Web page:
Alcohol During Pregnancy: How Dangerous Is It <em>Really</em>?

How Dangerous Is Drinking Alcohol While Pregnant?

The should-you-drink-during-pregnancy debate rages on, fueled by recent photos of pregnant actress Kate Hudson drinking what appears to be a glass of red wine while on vacation in Argentina.

As most people know, drinking during pregnancy is a risk factor for bad birth outcomes, most notably, fetal alcohol syndrome (FAS). Alcohol can be passed to the baby via the placenta, resulting in things like learning disabilities, vision and hearing problems and low body weight. Which is why groups like the CDC and March of Dimes state that women who are pregnant or could become pregnant should abstain from alcohol entirely.

"No level of alcohol use during pregnancy has been proven safe," the March of Dimes' website states.

Dr. Ricki Pollycove, an OBGYN and HuffPost Health contributor, stresses her belief that women should absolutely avoid alcohol early on in pregnancy, when a baby's organs are still growing. She says that there have been rare cases when even isolated or infrequent alcohol intake early on in pregnancy has resulted in FAS.

But she says that it's her belief that once you are further along like Hudson, who is reportedly due in May, an occasional drink can be OK.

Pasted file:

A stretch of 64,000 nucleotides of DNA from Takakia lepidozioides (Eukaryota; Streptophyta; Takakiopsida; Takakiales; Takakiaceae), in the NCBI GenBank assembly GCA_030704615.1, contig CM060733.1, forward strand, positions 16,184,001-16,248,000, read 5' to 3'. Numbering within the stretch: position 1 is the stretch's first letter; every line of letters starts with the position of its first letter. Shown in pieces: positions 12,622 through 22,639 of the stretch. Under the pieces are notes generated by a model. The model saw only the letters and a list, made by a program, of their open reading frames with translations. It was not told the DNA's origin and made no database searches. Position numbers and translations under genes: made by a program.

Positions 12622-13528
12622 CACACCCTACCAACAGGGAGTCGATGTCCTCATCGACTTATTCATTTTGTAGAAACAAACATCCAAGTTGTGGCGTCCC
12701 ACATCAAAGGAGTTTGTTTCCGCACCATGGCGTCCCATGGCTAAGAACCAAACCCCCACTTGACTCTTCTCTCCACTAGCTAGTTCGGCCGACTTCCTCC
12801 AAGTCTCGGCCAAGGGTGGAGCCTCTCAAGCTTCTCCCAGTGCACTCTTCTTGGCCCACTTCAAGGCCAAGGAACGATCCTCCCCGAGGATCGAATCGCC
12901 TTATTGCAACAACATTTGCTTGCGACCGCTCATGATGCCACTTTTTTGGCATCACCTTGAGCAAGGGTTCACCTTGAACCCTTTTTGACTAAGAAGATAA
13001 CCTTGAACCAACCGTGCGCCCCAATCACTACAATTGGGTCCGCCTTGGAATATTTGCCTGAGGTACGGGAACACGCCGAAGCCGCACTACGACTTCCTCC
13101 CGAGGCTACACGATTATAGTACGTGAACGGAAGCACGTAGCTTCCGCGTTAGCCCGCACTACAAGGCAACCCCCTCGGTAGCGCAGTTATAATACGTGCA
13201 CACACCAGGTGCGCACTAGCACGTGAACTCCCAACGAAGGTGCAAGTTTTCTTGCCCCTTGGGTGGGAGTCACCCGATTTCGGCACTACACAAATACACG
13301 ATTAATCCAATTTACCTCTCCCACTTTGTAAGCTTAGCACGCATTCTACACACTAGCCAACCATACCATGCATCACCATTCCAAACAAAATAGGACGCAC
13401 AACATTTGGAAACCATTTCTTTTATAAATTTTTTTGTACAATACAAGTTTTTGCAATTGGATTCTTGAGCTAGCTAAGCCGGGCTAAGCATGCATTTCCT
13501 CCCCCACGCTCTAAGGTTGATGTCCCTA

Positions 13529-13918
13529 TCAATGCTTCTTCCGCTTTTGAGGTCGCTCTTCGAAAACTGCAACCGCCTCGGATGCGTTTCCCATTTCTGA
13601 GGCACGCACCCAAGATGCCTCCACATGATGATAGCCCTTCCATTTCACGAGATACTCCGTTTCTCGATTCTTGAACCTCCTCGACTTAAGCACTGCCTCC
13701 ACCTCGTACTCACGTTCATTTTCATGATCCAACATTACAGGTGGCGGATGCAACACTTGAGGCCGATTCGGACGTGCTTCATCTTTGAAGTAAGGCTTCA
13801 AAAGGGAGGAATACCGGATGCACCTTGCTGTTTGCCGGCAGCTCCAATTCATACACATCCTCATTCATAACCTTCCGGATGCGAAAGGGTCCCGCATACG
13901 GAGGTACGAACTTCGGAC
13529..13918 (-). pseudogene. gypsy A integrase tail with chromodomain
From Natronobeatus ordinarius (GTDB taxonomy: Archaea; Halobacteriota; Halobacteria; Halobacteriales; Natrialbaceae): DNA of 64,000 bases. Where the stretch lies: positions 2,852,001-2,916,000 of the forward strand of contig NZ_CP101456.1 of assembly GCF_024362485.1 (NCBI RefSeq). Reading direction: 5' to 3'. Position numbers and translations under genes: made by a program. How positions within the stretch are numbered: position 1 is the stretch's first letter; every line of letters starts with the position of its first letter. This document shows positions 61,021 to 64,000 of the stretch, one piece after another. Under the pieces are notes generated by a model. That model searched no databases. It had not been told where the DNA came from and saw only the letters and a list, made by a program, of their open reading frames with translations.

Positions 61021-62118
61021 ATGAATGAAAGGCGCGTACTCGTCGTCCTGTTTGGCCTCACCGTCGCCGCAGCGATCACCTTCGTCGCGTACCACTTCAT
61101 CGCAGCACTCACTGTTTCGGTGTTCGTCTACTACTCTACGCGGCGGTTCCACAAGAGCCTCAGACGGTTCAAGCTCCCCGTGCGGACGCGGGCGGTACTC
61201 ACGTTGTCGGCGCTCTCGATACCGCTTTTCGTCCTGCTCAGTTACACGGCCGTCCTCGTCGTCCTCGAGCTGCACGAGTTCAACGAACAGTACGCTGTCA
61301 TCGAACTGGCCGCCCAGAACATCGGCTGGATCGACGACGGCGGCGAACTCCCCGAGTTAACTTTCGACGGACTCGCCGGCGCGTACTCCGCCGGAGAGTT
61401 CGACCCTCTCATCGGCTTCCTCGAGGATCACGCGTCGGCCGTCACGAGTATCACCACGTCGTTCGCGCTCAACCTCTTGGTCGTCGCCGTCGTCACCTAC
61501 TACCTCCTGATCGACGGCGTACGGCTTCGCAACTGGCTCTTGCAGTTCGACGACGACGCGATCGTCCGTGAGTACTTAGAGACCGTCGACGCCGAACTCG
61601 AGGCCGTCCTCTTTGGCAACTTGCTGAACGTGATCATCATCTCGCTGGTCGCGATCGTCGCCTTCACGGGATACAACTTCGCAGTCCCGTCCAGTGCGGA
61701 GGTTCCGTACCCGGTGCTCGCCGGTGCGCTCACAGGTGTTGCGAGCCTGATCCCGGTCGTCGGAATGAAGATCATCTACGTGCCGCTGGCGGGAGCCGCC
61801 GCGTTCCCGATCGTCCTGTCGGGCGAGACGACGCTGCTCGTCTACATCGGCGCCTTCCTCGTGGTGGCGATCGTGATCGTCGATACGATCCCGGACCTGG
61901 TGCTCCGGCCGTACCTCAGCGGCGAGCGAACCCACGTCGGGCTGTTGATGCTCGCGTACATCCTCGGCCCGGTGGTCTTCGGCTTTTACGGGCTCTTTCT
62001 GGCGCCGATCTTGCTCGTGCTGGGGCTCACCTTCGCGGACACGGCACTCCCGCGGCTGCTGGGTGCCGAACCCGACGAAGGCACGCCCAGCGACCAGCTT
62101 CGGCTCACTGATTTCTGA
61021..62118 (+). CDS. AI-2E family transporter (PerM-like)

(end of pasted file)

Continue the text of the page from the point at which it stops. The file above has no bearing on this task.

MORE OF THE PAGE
"Later on in your pregnancy -- and a good marker here is about the halfway mark or 20 weeks -- it's really not injurious in the same potentially catastrophic way. I tell my patients, 'If you're going to someone's wedding, enjoy it! You can have a glass of champagne.'"

Several recent studies have also shown that occasional drinking during pregnancy might not be so bad.

Last month, TIME reported that a study in the Journal of Epidemiology and Community Health found no negative effects of drinking one glass of wine per week. And a recent New York Times article stated that while there is plenty of proof that regular drinking during pregnancy has negative effects, there have been few clinical trials and long-range studies looking at occasional drinking.

Why then does the U.S. Surgeon General state that pregnant women should abstain from alcohol altogether?

"It's their job to tell you that you shouldn't take any risks," said Dr. Amos Grunebaum, director of Obstetrics at Cornell University's Medical Center. "Of course, the safest thing is to drink no alcohol at all. That is the only way to completely eliminate the risk of FAS. But I take care of a lot of European patients, and it is very acceptable in Europe to occasionally drink a glass of wine."

Both Grunebaum and Pollycove stress that they are talking about a very small amount of alcohol per week -- around a glass or half a glass of wine -- and that the only way to entirely eliminate the risk of FAS is to avoid alcohol altogether. Both doctors also stress that the issue should be discussed by a woman and her provider so they can assess what is best for her.

"All of a sudden a woman is pregnant and people start to take liberties to tell her how she should behave," Grunebaum said. "It should be between her and her doctor -- not anybody else."

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